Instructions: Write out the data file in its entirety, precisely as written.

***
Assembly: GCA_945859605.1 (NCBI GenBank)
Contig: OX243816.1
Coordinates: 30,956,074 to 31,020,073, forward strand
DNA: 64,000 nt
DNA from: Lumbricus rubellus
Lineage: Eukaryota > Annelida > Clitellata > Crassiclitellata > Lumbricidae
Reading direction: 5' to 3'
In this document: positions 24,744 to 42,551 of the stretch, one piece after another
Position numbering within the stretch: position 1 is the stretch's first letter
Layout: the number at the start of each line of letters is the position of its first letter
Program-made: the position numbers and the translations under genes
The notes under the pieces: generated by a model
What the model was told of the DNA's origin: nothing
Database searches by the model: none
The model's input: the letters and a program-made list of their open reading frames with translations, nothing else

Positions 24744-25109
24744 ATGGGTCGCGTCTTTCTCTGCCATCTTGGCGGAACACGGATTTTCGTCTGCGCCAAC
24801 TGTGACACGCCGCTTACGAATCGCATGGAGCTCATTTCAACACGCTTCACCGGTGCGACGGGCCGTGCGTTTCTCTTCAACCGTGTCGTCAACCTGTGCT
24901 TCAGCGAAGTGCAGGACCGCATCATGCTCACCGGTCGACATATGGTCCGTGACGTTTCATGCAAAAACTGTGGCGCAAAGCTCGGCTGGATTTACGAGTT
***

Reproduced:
Assembly: GCA_945859605.1 (NCBI GenBank)
Contig: OX243816.1
Coordinates: 30,956,074 to 31,020,073, forward strand
DNA: 64,000 nt
DNA from: Lumbricus rubellus
Lineage: Eukaryota > Annelida > Clitellata > Crassiclitellata > Lumbricidae
Reading direction: 5' to 3'
In this document: positions 24,744 to 42,551 of the stretch, one piece after another
Position numbering within the stretch: position 1 is the stretch's first letter
Layout: the number at the start of each line of letters is the position of its first letter
Program-made: the position numbers and the translations under genes
The notes under the pieces: generated by a model
What the model was told of the DNA's origin: nothing
Database searches by the model: none
The model's input: the letters and a program-made list of their open reading frames with translations, nothing else

Positions 24744-25109
24744 ATGGGTCGCGTCTTTCTCTGCCATCTTGGCGGAACACGGATTTTCGTCTGCGCCAAC
24801 TGTGACACGCCGCTTACGAATCGCATGGAGCTCATTTCAACACGCTTCACCGGTGCGACGGGCCGTGCGTTTCTCTTCAACCGTGTCGTCAACCTGTGCT
24901 TCAGCGAAGTGCAGGACCGCATCATGCTCACCGGTCGACATATGGTCCGTGACGTTTCATGCAAAAACTGTGGCGCAAAGCTCGGCTGGATTTACGAGTT